The 31-gene expression profile test appears to allow for significant and independent risk stratification of those with stage I cutaneous melanoma.
The 31-gene expression profile test, DecisionDx-Melanoma, demonstrated improved risk stratification over American Joint Committee on Cancer (AJCC) staging alone in patients with stage I cutaneous melanoma, according to a press release from Castle Biosciences, Inc.1
Findings from a poster presented at the 19th European Association of Dermato-Oncology (EADO) Congress in Rome, Italy, highlighted an estimated 5-year relapse-free survival (RFS) rate of 93.3% (95% CI, 93.1%-94.7%) in those with low-risk stage IA disease and 87.6% (95% CI, 85.4%-89.9%) in those with high-risk stage IB disease with AJCC staging.2 For the 31-gene expression profile test, the estimated RFS rates were 97.3% (95% CI, 96.1%-98.5%) in those with low-risk class 1A disease, 88.6% (95% CI, 83.6%-93.7%) for class 1B/2A disease, and 77.3% (95% CI, 66.9%-89.2%) in those with high-risk class 2B disease.
With risk-stratification via AJCC staging, the estimated melanoma-specific survival (MSS) rates were 97.6% (95% CI, 96.2%-99.0%) in those with stage IA disease and 97.9% (95% CI, 95.9%-99.9%) in those with stage IB disease. The 31-gene expression profile test provided MSS estimates of 98.0% (95% CI, 96.7%-99.2%) in those with class 1A disease and 92.3% (95% CI, 86.2%-98.8%) in those with class 2B disease.
Investigators concluded that the 31-gene expression profile test may add “valuable” prognostic information to AJCC criteria, effectively stratifying RFS and MSS in those with cutaneous melanoma. In the study, patients with AJCC stage I cutaneous melanoma who had a high-risk or class 2B result with 31-gene expression profile testing were 7.6 times more likely to die from melanoma compared to those with Class 1A disease, and 5.4 times more likely relative to stage 1B disease.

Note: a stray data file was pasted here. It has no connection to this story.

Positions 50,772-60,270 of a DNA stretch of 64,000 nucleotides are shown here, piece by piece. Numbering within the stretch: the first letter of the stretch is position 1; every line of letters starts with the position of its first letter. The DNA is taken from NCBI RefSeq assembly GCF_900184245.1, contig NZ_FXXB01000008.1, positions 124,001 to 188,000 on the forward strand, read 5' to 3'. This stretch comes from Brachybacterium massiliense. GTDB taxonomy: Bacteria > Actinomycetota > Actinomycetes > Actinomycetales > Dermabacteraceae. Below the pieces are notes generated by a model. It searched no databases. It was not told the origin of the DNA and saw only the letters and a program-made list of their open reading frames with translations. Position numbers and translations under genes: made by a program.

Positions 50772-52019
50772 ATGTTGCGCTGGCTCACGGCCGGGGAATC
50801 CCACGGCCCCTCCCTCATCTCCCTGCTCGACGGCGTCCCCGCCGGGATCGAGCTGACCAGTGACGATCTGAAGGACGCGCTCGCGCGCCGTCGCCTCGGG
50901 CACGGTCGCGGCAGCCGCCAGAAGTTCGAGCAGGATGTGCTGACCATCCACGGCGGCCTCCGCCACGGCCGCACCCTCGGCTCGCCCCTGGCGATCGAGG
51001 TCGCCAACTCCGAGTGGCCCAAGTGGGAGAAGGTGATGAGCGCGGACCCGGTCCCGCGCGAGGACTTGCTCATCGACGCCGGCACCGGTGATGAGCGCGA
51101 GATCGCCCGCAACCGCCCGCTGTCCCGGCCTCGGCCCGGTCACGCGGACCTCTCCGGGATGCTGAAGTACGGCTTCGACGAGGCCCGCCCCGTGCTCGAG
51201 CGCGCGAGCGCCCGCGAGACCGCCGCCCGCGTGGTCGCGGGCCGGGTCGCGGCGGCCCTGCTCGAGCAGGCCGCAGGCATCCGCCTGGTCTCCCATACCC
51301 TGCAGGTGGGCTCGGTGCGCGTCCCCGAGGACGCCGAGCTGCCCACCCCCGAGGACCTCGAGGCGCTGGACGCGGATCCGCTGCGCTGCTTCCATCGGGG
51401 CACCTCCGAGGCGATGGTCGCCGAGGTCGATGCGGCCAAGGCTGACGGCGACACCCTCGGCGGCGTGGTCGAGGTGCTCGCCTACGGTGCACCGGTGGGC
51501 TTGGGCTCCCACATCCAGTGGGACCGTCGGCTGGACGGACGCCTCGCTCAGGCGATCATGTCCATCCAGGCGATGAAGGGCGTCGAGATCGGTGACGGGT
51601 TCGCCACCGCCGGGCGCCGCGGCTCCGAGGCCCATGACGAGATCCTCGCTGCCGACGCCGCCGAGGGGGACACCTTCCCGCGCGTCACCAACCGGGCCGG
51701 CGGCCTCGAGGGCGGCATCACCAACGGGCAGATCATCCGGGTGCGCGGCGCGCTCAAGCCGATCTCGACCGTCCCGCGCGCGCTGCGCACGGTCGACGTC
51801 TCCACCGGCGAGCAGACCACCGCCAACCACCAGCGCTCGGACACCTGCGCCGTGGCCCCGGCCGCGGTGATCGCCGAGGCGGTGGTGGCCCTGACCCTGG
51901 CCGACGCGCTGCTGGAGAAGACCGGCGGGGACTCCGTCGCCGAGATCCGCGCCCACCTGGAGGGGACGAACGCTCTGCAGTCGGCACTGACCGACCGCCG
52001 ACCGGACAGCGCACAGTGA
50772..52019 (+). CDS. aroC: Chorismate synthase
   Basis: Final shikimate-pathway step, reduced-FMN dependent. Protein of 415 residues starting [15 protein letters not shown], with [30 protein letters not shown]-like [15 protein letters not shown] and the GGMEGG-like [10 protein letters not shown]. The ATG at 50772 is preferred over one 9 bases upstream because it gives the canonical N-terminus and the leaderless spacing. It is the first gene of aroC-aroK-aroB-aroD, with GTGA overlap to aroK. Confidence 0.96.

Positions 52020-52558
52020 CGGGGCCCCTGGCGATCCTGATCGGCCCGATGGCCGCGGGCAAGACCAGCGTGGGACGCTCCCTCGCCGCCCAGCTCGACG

Additionally, findings suggested that incorporating the gene expression profile test into clinical practice may inform better risk-aligned care in patients considered low risk by identifying high-risk disease that may have been missed with the sole use of AJCC staging.
“As the study showed, [the 31-gene expression profile test] provides more precise risk stratification over staging alone to better predict which patients have a low risk of experiencing a poor outcome and those with more aggressive tumor biology who may benefit from increased clinical surveillance,” lead study author Sebastian Podlipnik, MD, a board-certified dermatologist in the Department of Dermatology at Hospital Clinic of Barcelona, Spain, said in the press release.
The 31-gene expression profile test was designed to help determine a patient’s individual risk of sentinel lymph node positivity and personal risk of melanoma recurrence and/or metastasis. The test integrates tumor biology with clinical and pathologic factors to provide a clinically actionable result to guide risk-aligned care for patients. According to manufacturers, the test has been shown to correlate with improved patient survival in studies including more than 10,000 patient samples.
Investigators of the study presented at the EADO Congress aimed to demonstrate the added value of the 31-gene expression profile test to stratify recurrence risks and melanoma-specific death in patients with stage I cutaneous melanoma compared with the use of AJCC criteria on its own. The study included 1261 patients tested with the 31-gene expression profile who enrolled in previous prospective and retrospective studies.
Additionally, investigators included data from 5651 patients tested with the 31-gene expression profile found in the Surveillance, Epidemiology, and End Results registries.